This one is for you if you’re looking for excellent espresso in a relatively simple, aesthetically pleasing package. Oh let’s not forget the price.
While much more expensive than your typical department store solution, this maker is not the same as those $50 or even $150.00 models. They may look the same but they don’t work the same. Nope, the Breville ESP8XL Café Roma is the real deal, using a proper 15-bar thermoblock pump to press the water through an equally proper dual-walled filter in the porta-filter.
In a hurry? The bottom line: I like the Café Roma. I like the look, I like the footprint, and I think it’s a good value. Click here to see the best price I could find.
With the cheap makers that you find at department stores, you basically pour as much water into the maker as you want back out, this is because those makers use a boiler to heat the water to build pressure which then forces the steam through the grounds.
This is a very uncontrolled way of making a drink that looks sort of like espresso but doesn’t have the oily qualities that true espresso has. Without going into all of the differences, as that is for another article, you can rest assured that this is a much more complex and exacting piece of equipment.
Table of Contents
Breville Cafe Roma Price
Coming in at under $350 this espresso machine provides high quality with a reasonable price. That makes it cheaper than it’s big brother the Barista Express by a good few hundred dollars. Sure you can go for a much cheaper machine but if you want a strudy good looker and great espresso it might not be a wise move.
Cafe Roma Features
The ESP8XL has several nice features, a couple that I have already mentioned, and also some very nice accessories that come along with the package. Most of the more expensive makers include a cup warming tray, not every maker in this price range does, but the Café Roma has got you covered. Next is the thermostat.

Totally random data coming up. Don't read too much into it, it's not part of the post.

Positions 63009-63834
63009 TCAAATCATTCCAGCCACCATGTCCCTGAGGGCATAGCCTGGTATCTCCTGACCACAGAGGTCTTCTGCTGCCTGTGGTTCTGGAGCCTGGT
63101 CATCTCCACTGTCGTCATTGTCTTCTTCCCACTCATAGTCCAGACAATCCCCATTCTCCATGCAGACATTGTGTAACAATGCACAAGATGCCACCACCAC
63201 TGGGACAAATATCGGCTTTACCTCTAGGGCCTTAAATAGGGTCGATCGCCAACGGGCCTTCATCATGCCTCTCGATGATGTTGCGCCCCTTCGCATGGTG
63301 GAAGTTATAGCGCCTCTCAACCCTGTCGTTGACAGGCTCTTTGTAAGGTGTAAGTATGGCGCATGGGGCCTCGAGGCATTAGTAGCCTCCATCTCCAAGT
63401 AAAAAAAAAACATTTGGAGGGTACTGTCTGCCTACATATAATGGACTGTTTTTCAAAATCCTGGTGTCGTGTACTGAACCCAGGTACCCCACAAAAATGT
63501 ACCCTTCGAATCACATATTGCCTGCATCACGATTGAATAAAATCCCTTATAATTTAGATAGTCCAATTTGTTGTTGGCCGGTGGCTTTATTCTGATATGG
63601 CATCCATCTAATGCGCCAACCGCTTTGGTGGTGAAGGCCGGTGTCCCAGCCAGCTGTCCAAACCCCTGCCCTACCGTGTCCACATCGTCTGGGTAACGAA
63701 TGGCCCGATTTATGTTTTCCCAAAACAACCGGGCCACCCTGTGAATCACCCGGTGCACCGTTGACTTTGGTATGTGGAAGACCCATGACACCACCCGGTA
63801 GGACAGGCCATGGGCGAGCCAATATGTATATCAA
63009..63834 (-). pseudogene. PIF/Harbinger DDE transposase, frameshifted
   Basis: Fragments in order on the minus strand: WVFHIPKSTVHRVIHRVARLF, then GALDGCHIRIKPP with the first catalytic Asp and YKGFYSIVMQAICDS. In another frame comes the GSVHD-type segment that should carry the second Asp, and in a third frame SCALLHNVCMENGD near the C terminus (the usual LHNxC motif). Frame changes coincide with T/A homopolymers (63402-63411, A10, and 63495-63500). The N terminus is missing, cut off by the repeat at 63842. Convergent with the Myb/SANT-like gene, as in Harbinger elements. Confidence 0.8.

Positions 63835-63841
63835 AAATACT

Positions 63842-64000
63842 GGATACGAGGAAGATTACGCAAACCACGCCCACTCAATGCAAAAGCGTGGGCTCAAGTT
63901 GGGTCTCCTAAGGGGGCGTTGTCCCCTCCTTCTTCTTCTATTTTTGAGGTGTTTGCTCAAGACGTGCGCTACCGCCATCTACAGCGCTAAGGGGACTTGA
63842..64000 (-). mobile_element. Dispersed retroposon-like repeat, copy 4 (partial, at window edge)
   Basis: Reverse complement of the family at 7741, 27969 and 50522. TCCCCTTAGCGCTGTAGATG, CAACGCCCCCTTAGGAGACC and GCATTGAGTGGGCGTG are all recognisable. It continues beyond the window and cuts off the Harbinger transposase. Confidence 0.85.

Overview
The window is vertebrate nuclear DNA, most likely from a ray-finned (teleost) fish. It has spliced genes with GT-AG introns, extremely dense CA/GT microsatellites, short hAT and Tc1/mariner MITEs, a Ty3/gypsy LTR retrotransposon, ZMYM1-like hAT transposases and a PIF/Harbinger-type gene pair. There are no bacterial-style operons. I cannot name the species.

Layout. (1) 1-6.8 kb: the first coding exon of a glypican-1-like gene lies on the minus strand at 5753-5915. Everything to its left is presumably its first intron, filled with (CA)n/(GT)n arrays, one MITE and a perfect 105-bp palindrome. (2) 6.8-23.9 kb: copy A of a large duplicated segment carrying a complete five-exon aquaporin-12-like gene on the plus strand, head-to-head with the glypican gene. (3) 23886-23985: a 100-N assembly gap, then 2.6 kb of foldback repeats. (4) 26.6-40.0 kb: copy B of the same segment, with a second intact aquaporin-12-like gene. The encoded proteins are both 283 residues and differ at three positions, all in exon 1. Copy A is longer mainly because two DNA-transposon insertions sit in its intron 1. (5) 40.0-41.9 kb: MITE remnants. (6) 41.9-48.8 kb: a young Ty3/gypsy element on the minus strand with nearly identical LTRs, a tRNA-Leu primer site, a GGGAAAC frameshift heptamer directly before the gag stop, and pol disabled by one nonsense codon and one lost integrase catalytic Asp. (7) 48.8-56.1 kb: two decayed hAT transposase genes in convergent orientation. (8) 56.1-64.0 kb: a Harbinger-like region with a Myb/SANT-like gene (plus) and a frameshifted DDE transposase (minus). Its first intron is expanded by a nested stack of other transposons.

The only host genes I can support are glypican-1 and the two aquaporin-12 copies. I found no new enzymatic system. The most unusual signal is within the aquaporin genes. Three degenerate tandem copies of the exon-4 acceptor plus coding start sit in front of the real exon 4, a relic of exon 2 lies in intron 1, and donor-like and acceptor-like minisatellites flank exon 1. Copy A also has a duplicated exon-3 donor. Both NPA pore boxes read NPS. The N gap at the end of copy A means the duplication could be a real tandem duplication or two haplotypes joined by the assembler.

Creating an internal temperature of 204*F, along with the double walled filter combine to make what most owners that I have found deem a wonderful crema. There are several things that differentiate “okay” espresso from “great” espresso, and crema is, what most consider to be one of, if not THE key factor. The maker includes a really pretty “café set” that includes double shot stainless cups, saucers and a one cup steam pitcher.
I really think every maker should come with at least the pitcher, but plenty don’t. Also included is a combination scoop/tamp, and a nice large used grounds container that has a beam across it (remember Breville’s nice touches?) that you can strike the porta-filter on to easily knock the puck out with.
What Are Others Saying?
When going through the comments and reviews left by owners of any machine there is always a lot of differing, conflicting information. Likewise there is plenty of advice.
What I try to do is weed out the most extreme views and focus on the things that tend to get repeated, and time after time this maker was cited for an excellent, well made and well heated coffee. That last one is of particular interest to me because a surprising number of makers do not present a hot coffee and to me that is unforgivable.
One of the very best features of this maker is its simplicity. While there are some technical operations going on behind the curtains, what the user interfaces with couldn’t be more simple. Basically fill the large 40oz. water container, allow it to heat, and then turn the knob choosing espresso or steam.